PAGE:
by A Total TaiTai Tale


Internet is sooooo slow today…. The only thing missing while I wait and wait and wait some more for upload/download is the dial-up sound!!!
Well I guess I’ll play with Lego instead 😉

Reposted from 5 years ago (above) and below a post, from an old blog, written on the 20th anniversary:

The Iconic Photos of the T@nk M@n…

was May 35th (as some Chinese like to call it in order to bypass the
censorship) and it’s the 20th anniversary of VIII-IX-VI-IV (another way
of writing those infamous 4 numbers).

“It all started with a man
in a white shirt who walked into the street and raised his right hand no
higher than a New Yorker hailing a taxi,” James Barron wrote the
following day in The New York Times. The picture appeared on the front
page of this newspaper as well as in countless other publications around
the world.

To this day, the identity and fate of the man in the
picture remain unclear. A riveting documentary, “The T@nk M@n” by PBS
Frontline in 2006 explored his fate. Yet still, no one knows for certain
who he is or what exactly happened to him. The image is largely blocked
on the Internet in China. Despite its iconic status and historical
significance elsewhere, most young people there do not recognize the

Few images are more recognizable or more evocative.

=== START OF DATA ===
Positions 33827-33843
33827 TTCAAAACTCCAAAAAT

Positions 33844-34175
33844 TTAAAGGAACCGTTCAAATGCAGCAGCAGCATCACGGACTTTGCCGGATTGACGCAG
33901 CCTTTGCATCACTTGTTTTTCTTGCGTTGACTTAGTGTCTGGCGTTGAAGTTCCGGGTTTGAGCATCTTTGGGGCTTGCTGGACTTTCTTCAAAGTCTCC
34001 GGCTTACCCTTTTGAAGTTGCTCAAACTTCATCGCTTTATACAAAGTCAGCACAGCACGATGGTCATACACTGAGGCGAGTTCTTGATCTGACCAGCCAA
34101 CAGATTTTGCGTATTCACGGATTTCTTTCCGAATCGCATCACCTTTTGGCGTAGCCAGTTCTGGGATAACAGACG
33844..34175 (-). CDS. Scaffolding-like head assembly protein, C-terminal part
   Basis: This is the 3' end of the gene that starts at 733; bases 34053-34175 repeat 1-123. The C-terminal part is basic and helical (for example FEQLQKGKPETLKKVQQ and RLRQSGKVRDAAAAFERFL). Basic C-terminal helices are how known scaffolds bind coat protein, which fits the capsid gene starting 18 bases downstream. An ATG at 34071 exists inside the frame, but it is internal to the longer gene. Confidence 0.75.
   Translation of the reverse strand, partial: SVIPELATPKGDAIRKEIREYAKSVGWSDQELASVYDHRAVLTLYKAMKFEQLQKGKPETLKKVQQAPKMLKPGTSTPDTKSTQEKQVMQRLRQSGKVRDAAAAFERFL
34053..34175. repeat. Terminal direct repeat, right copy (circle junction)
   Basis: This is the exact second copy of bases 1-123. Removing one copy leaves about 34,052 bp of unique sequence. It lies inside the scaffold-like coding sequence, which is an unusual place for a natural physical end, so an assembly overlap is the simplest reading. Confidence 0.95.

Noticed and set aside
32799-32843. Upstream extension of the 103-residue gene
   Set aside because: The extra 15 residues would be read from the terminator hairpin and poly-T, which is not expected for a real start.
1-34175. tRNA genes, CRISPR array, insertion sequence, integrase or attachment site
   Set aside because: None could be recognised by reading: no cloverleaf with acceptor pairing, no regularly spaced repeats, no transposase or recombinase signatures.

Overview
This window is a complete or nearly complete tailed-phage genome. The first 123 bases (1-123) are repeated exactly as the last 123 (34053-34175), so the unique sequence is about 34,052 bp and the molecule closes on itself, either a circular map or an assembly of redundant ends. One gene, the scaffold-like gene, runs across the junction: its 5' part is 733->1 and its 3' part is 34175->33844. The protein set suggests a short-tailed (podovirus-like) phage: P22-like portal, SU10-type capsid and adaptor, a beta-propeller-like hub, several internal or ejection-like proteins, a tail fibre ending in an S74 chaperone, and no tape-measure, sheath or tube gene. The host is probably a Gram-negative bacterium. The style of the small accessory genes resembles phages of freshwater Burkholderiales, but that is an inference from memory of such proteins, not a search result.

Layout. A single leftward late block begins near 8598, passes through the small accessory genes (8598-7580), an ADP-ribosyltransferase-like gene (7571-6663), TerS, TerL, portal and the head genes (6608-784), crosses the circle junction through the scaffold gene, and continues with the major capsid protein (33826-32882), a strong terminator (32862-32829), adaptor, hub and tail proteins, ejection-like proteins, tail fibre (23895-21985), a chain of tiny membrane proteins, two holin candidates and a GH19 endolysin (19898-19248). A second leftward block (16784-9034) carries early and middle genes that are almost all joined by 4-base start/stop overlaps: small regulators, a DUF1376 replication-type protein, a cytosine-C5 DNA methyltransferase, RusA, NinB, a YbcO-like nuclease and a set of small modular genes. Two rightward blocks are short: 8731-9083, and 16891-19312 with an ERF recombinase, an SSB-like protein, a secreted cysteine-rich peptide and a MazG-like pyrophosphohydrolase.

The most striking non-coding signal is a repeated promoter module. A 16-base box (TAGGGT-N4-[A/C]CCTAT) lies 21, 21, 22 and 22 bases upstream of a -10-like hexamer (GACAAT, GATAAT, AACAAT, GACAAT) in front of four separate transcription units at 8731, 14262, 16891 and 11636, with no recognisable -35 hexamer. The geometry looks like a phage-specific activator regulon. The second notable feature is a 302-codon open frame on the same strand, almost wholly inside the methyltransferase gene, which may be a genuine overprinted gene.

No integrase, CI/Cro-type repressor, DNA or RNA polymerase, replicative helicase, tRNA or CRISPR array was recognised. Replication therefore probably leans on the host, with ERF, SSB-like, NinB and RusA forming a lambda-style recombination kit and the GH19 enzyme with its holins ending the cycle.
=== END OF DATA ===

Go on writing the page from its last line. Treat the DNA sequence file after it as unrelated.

Known simply as “tank man,” it is one of the most famous photographs in
recent history.  There was not just one T@nk M@n” photo. Four
photographers captured the encounter that day from the Beijing Hotel,
overlooking Changan Avenue (the Avenue of Eternal Peace), their lives
forever linked by a single moment in time. (photo from NYTimes)

Stuart, Arthur, Jeff, and Charlie

And a never published one:


… And Daring The Censorship

late February, Zhang posted without comment a Roman-numeral T-shirt
design that’s now making the rounds of other blogs as well as the
foreign media.

VIII= 8 ; IX=9 ; VI=6 ; IV=4

Blogger’s T-shirt gesture breaks the taboo on Ti@n@nmen rebellion (Timesonline)

to the 1989 army crackdown on student demonstrators in Ti@n@nmen Square
are taboo in China. If mentioned at all, the protests are described as a
“counter-revolutionary rebellion”. […]
His T-shirt reads VIIIIXVIIV.
The photos are accompanied by a hint that reads: “Here’s a clue – these
are four numbers.” […] “This year this kind of T-shirt is very much in
fashion. The design is very beautiful (those who don’t understand should
do some careful thinking, those who understand shouldn’t say a word).“
Chinese refer to the day when the People’s Liberation Army swept
into Beijing to end weeks of demonstrations led by students encamped in
Tiananmen Square with the loss of hundreds of lives simply as “6/4” or
June 4. […]

Full post here: http://cjsuiter-english.blogspot.com/2009/06/may-35th-or-viiixviiv.html)

from Tumblr http://bit.ly/2Z5AvAk